Dong Quai (Angelica sinensis) is a traditional Chinese herb with thousands of years of use for imbalances in the female reproductive system. It has been used for menopause, painful menstruation, no menstruation and as a uterine tonic. Dong quai has phytoestrogenic properties and is best used for women who experience PMS symptoms in addition to painful menstruation.
Dong quai is usually used from ovulation (day 14) until menstruation begins. If you are also experiencing painful periods, continue it until your period stops.
8. Chaste tree
While best known as a treatment for menopause, chaste tree (Vitex agnus castus) is probably the single most important herb in the treatment of PMS.
The effects of chaste tree appear to be due to the impact it has on the hypothalamus and pituitary – the starting point for hormone production in the body. As a result, chaste tree is able to normalize the secretion of many hormones, for instance, reducing prolactin levels and normalizing the estrogen to progesterone ratio.
Chaste tree is best taken daily throughout the menstrual cycle. Studies have found it to be useful for almost all symptoms associated with PMS including irritability, mood swings, anger, anxiety, headache, and breast tenderness.
Licorice (Glycyrrhiza glabra) is an amazing herb! It has been used in both Western and Eastern herbal medicine for thousands of years for a wide variety of ailments. It also has impressive modern scientific research to back up its historical uses.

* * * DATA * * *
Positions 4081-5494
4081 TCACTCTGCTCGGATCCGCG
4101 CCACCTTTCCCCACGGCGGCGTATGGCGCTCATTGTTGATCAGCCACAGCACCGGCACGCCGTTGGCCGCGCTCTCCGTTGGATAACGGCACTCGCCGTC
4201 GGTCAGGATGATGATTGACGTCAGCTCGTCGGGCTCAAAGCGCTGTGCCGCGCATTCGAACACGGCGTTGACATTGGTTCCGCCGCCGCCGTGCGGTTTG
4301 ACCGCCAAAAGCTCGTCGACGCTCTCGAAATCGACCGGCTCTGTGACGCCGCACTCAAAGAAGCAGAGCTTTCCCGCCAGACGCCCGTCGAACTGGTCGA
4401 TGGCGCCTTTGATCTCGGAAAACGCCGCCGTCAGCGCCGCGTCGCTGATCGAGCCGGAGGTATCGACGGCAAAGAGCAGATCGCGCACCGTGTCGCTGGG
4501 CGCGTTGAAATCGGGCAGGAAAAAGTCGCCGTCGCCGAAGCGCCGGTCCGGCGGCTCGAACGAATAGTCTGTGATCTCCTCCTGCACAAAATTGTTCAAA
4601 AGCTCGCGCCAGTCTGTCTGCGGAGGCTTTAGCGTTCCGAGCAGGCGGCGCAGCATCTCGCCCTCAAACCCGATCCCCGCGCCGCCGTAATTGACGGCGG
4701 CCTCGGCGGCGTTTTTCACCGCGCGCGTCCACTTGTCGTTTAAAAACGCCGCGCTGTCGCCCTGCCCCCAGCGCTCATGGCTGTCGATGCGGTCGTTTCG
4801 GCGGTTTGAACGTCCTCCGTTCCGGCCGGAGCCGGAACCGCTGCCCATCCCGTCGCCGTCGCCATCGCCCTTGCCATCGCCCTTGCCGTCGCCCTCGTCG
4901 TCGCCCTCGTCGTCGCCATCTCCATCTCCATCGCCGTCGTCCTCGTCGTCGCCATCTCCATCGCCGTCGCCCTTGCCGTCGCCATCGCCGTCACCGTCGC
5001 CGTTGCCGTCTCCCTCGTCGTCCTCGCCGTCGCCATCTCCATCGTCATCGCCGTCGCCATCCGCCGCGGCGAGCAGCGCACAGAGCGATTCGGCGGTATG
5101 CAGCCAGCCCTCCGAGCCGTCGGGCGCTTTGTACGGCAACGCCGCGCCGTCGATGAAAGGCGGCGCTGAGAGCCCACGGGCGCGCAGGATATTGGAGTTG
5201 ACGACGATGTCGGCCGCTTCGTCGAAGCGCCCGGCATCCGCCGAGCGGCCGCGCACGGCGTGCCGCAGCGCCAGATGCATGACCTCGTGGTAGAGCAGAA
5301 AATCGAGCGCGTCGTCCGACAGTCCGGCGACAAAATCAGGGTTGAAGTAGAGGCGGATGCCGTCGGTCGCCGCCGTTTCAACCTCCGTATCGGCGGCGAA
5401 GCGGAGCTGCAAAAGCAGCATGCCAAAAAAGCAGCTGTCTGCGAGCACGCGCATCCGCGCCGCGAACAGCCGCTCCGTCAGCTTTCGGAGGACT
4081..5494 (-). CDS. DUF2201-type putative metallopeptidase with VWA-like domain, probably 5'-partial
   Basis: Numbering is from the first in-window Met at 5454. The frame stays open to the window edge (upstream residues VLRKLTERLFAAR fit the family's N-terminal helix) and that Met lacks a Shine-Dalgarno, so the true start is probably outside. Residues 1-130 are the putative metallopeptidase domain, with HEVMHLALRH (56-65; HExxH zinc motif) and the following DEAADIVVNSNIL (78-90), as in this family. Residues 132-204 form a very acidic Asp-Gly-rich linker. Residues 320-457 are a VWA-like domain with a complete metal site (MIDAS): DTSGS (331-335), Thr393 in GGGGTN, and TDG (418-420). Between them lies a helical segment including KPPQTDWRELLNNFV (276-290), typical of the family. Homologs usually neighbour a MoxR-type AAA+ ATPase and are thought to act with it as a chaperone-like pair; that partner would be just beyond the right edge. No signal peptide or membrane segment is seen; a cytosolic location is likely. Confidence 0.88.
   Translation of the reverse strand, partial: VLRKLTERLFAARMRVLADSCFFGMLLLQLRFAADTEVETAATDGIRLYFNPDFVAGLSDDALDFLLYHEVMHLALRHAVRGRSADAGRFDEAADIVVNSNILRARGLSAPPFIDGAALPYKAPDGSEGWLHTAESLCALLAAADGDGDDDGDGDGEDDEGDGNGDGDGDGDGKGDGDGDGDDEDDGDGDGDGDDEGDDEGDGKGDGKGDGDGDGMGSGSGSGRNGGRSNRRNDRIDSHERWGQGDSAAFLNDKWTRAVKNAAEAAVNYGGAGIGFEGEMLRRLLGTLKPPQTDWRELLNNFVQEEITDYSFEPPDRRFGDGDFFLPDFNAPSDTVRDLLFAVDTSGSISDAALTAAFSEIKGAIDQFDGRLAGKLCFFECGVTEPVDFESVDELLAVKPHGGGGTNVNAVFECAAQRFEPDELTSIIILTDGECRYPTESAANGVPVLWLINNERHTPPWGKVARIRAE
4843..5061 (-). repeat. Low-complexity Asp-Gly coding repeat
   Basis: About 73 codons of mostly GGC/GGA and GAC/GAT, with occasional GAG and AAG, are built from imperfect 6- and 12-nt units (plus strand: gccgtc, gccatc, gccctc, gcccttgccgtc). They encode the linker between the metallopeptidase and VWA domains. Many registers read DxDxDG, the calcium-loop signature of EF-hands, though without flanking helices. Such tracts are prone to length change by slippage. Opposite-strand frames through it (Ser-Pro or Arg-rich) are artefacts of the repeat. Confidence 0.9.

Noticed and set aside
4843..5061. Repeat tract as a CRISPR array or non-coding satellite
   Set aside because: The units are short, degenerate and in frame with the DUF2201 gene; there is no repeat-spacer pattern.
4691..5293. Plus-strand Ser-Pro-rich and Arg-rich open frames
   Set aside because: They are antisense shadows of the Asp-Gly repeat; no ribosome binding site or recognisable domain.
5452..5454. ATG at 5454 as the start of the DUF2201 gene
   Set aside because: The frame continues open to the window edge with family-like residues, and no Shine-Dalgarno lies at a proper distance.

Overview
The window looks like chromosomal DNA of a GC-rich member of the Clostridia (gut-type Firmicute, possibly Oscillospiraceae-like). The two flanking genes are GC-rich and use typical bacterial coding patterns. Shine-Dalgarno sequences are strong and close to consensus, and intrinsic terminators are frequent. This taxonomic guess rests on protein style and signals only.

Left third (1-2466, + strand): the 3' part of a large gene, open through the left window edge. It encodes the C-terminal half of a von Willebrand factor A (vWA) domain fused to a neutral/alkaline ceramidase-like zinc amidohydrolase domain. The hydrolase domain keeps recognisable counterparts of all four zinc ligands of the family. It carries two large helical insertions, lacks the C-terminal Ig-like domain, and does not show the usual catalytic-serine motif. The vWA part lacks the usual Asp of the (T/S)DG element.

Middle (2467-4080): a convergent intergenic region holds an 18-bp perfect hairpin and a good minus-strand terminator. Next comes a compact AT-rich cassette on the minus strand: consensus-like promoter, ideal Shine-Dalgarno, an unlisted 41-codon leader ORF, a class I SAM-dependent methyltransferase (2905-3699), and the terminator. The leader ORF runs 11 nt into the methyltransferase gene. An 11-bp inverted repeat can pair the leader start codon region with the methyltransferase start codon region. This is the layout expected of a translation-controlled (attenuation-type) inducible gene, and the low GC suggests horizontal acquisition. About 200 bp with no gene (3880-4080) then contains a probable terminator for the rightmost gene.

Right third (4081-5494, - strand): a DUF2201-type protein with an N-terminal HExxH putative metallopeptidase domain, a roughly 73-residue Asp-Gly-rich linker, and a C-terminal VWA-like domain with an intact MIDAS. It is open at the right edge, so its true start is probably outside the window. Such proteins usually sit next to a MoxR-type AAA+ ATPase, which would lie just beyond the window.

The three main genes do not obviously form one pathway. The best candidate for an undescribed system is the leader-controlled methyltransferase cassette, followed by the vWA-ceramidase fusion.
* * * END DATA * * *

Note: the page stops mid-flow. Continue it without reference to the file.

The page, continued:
Licorice is useful in the treatment of premenstrual syndrome because it lowers estrogen levels while simultaneously raising progesterone levels. Licorice also blocks the hormone aldosterone, decreasing water retention.
Licorice is usually taken from ovulation (day 14) until your period starts. It should not be used if you have a history of kidney disease or high blood pressure. You should be under the care of a Naturopathic Doctor while taking licorice.
10. See a Naturopathic Doctor
This is probably the best thing you can do to help manage your PMS symptoms. Naturopathic Doctors are experts in correcting the underlying imbalances that lead to PMS symptoms. Your unique set of symptoms will give an experienced ND a lot of information that can be used to individualize a treatment plan just for you. NDs also can order comprehensive hormone panels that will identify imbalances in prolactin, estrogen, progesterone or testosterone that may be contributing to your symptoms. You can find a licensed Naturopathic Doctor in your area by visiting the national association websites – CAND in Canada and AANP in the United States.
The advice provided in this article is for informational purposes only. It is meant to augment and not replace consultation with a licensed health care provider. Consultation with a Naturopathic Doctor or other primary care provider is recommended for anyone suffering from a health problem.